5 small food swaps to make you instantly healthier
By Brierley Wright, M.S., R.D., December 23, 2010 - 10:29am
As a registered dietitian and the nutrition editor for EatingWell, I’m immersed in nutrition research and news 24/7—and I love it! (Heck, nearly every night I try—always unsuccessfully—to convince my husband that reading nutrition news Tweets from fellow RDs at 9 p.m. is not work, it’s fun.) But despite the fact that I like to be in the know about what’s hot and what’s not, I still love basic, simple nutrition advice. So here—just in time for New Year’s resolutions—I’m offering up simple swaps to get healthier instantly. For once, make achieving your “get healthy” resolution easy!
Swap Out: butter
Swap In: olive or canola oil
Not all fat is bad. Opt for unsaturated (e.g., olive or canola oil) over saturated fats, such as butter. Here’s a nutrition breakdown: 1 tablespoon of olive oil has 14 grams fat, 2 of which are saturated; 1 tablespoon of canola oil has 14 grams fat, 1 gram saturated; 1 tablespoon butter has 11 grams fat, 7 of which are saturated. But because all fats are loaded with calories (119, 124 and 100 calories respectively), still use them in moderation.
Swap Out: refined grains
Swap In: whole grains
Refined carbohydrates, such as white bread and sugary sweets, may be just as bad for your heart and arteries as cream and butter—that’s one reason to limit them. But there are also reasons to pick whole grains over refined grains: people who eat plenty of whole grains tend to be leaner and have a lower risk of heart disease than those who don’t. What’s more, whole grains—like brown rice and bulgur—have their bran intact and thus have more fiber, B vitamins, magnesium, zinc and other nutrients.
When searching for whole grains, don’t be fooled by faux whole grains. Appealingly brown-colored bread or crackers labeled “multi-grain” or “cracked wheat” are sometimes made mostly from refined white flour. The only reliable guide to ensuring that your choice is a true whole grain is to check the ingredients list: the term “whole” or “whole-grain” should precede the grain's name, such as “whole-grain rye.” Not ready to go whole grain 24/7? Phase in a whole grain by mixing it half-and-half with a refined one—for example, a blend of whole-wheat and regular pasta or brown and white rice. Gradually increase the proportions until your palate—and digestive tract—adjust.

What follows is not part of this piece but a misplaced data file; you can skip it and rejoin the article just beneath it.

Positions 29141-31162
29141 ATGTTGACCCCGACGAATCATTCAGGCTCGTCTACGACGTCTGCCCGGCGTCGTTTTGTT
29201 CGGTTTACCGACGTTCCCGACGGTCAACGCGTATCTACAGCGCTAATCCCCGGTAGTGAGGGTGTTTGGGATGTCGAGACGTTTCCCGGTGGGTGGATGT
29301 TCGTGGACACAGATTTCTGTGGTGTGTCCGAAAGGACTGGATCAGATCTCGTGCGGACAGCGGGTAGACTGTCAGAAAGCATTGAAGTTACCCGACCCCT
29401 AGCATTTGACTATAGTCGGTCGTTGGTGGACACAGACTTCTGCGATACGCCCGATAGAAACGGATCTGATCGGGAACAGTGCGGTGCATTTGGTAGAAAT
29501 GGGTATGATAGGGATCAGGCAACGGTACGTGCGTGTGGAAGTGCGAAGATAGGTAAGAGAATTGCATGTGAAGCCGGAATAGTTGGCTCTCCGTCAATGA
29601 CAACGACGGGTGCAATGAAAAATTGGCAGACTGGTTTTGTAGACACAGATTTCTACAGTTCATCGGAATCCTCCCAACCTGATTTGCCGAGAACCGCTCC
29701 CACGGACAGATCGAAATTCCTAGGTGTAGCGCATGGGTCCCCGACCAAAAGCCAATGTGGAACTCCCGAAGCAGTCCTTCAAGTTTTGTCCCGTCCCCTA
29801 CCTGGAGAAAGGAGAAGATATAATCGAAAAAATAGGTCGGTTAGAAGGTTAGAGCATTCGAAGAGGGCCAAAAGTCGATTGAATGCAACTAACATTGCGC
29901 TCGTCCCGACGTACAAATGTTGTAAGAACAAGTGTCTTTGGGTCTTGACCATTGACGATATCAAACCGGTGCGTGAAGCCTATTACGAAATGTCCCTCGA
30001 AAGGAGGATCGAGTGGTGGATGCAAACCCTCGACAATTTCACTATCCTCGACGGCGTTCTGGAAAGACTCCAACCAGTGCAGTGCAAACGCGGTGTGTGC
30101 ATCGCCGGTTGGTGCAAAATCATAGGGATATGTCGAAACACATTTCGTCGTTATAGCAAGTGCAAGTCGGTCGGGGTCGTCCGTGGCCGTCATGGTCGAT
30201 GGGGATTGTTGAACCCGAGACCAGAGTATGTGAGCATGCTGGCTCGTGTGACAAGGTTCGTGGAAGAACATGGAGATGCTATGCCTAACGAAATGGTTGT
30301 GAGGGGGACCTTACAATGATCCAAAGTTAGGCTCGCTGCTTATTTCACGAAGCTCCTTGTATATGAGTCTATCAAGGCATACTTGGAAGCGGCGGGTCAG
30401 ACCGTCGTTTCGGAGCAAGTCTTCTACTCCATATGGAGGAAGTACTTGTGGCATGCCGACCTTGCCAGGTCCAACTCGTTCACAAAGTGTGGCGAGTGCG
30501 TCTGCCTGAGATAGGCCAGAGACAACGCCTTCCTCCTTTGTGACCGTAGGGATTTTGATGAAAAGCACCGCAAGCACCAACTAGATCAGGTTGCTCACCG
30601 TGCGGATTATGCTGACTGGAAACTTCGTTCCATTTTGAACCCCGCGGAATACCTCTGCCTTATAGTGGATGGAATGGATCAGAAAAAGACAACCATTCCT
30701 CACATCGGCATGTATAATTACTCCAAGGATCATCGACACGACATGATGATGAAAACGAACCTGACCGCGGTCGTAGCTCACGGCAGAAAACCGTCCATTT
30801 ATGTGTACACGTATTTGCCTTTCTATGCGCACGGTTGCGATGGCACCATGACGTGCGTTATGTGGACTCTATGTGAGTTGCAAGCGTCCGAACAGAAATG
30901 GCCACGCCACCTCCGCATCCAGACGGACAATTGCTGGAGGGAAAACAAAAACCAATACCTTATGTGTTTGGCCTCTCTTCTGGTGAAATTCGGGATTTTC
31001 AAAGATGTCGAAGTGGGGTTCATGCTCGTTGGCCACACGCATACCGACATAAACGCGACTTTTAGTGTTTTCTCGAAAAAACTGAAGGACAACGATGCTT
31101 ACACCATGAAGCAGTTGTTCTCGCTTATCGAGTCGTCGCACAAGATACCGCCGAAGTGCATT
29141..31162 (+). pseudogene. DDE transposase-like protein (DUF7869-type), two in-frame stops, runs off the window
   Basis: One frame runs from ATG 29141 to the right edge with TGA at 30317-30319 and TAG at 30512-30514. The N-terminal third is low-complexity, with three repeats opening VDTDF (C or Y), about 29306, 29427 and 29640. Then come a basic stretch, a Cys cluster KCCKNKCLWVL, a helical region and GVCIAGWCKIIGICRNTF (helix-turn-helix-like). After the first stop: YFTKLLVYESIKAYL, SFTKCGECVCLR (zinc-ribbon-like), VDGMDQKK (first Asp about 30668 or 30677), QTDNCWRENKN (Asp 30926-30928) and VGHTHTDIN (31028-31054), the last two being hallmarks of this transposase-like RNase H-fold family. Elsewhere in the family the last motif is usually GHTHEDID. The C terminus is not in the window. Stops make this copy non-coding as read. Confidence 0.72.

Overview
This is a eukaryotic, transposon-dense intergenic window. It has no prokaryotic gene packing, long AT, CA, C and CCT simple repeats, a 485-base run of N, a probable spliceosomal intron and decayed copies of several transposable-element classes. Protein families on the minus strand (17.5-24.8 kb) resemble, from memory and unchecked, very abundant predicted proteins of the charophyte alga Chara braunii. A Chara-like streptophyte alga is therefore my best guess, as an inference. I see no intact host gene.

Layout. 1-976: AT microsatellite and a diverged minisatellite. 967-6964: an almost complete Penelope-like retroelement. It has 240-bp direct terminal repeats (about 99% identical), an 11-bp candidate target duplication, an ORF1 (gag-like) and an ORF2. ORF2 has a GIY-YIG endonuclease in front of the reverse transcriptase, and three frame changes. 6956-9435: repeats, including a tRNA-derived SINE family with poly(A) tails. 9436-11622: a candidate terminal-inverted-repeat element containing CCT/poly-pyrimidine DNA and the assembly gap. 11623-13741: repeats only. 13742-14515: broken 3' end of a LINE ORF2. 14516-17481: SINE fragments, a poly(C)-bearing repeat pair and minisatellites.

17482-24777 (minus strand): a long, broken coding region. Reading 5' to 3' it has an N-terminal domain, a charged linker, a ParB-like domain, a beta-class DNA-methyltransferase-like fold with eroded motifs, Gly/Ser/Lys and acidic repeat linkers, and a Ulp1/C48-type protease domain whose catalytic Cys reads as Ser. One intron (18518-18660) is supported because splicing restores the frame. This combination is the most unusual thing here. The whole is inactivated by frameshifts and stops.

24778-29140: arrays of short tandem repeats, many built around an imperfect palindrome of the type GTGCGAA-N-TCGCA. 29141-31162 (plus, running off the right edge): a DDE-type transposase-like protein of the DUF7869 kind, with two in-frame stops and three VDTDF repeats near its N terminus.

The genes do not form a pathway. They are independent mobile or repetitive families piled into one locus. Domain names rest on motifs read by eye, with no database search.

Swap Out: salt
Swap In: fresh or dried herbs and spices
Whether you have high blood pressure or not, it’s wise to watch your sodium intake. The USDA’s dietary guidelines for Americans recommend consuming less than 2,300 mg (about 1 teaspoon salt) daily. While not always a perfect replacement for salt, distracting your palate with chopped fresh or dried herbs and spices can help ease the transition to lower-salt cooking by waking up other flavors. Get creative with seasoning blends, found in any spice aisle; just make sure they’re labeled “salt-free.” Not ready to go salt-free? Get started with this easy tip: don’t add salt if you can’t taste it. A little salt goes a longer way if it’s sprinkled on a food just before serving; skip it while you’re cooking.
Swap Out: full-fat dairy
Swap In: low-fat dairy
Dairy products like milk, sour cream and yogurt are a good source of calcium—a bone-strengthening mineral most of us don’t get enough of. Choosing low-fat dairy products and nixing the full-fat versions is an easy way to cut saturated fat in your diet (saturated fat may boost risk of heart disease). Plus, recent research suggests that replacing full-fat dairy with low-fat dairy may also help lower blood pressure.
Swap Out: steak
Swap In: salmon
Yes, red meat is a great source of protein and iron (a mineral essential for getting oxygen from the lungs to cells throughout the body), but it’s also a big source of saturated fat in many people’s diets. You don’t have to give up your steak all the time, but trading one 3-ounce serving of steak for the same-size serving of salmon will save you about 8 grams of saturated fat. That serving of salmon also delivers heart-healthy omega-3 fats. (Omega-3s have also been linked with better eye health and hearing as you age and may even help boost your mood.)
Related Links from EatingWell:
- 5 “Bad” Foods You Should Be Eating
- 10 Tricks to Make Any Recipe Healthier
- Good fats, bad fats: 5 fast fat swaps
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